Maximum strength measured in the isometric and dynamic conditions at the training-nonspecific clock times increased similarly in both training groups. Repeated strength training in the morning produces time-of-day-specific adaptations so that it improves typically poor morning performance to the same or even higher level of the daily peak in maximum strength typically observed in the late afternoon (20,21). However, the absolute magnitude of the maximum strength improvements measured either at training-specific times (21) or training-nonspecific times (the present study) appears to be rather similar regardless of the time of day of training. It can be noted that the pattern of the maximum strength development across the entire training period differed between the isometric and dynamic tests in the present study. One repetition maximum in half squat showed a steeper increase during the first 10 weeks and a more pronounced plateau during the time-of-day-specific training (wk 10-wk 20) when compared with the MVC peak torque. This was a typical pattern for 1RM squat in which the performance plateau may start to develop already after 6 to 8 weeks of training in previously untrained men (8). Learning or large neural adaptations (16) could partly explain the high initial improvements in 1RM, as suggested by the significant improvement in the present control group 1RM from week 0 to week 10. In MVC, the role of learning appeared to be minor, probably because of the single-joint nature with fewer muscle groups involved during the execution of the test. The relationship between the relative increase in QF CSA and MVC peak torque was in line with the findings of Aagaard et al. (1), who reported a larger improvement in isometric maximum strength as compared with the improvement in anatomic CSA after 16 weeks of training in previously untrained subjects (increases of 4.5% and 6.3% in MVC vs. 2.7% and 3.5% in the QF volume in the present morning and afternoon groups, respectively).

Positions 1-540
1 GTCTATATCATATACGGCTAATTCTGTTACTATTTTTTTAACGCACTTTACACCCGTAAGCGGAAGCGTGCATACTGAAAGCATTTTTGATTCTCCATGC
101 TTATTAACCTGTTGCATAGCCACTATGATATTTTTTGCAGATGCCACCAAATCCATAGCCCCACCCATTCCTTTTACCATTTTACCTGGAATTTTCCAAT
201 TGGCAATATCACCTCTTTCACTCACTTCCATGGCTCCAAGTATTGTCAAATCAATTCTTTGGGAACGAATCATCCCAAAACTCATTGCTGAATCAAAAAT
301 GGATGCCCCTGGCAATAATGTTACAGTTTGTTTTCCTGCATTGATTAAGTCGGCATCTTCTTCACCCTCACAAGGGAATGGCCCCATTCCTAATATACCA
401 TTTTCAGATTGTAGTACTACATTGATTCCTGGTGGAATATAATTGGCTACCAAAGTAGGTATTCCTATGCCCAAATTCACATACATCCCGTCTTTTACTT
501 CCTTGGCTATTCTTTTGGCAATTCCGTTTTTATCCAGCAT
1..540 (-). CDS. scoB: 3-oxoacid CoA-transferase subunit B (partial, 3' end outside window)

Strength training in the morning and afternoon hours is similarly effective when aiming for muscle hypertrophy over a shorter period of time (2-3 mo). However, it remains unclear whether time-of-day-specific training performed over longer periods of time (>3 mo) would cause systematic differences in the gain of muscle mass. Maximum strength gains appear also to be similar whether training is performed repeatedly in the morning or afternoon hours. However, there is some evidence that training repeatedly at a particular time of day may be beneficial when daily peak of maximum strength needs to be achieved at that time of day, especially in the morning hours. Strength and power athletes required to compete at a certain time of day (e.g., morning qualifications) may be advised to train repeatedly at that particular time of day for several weeks before the competition.
Gratitude is expressed to the Ministry of Education, Finland, and the Finnish Funding Agency for Technology and Innovation for financially supporting this research.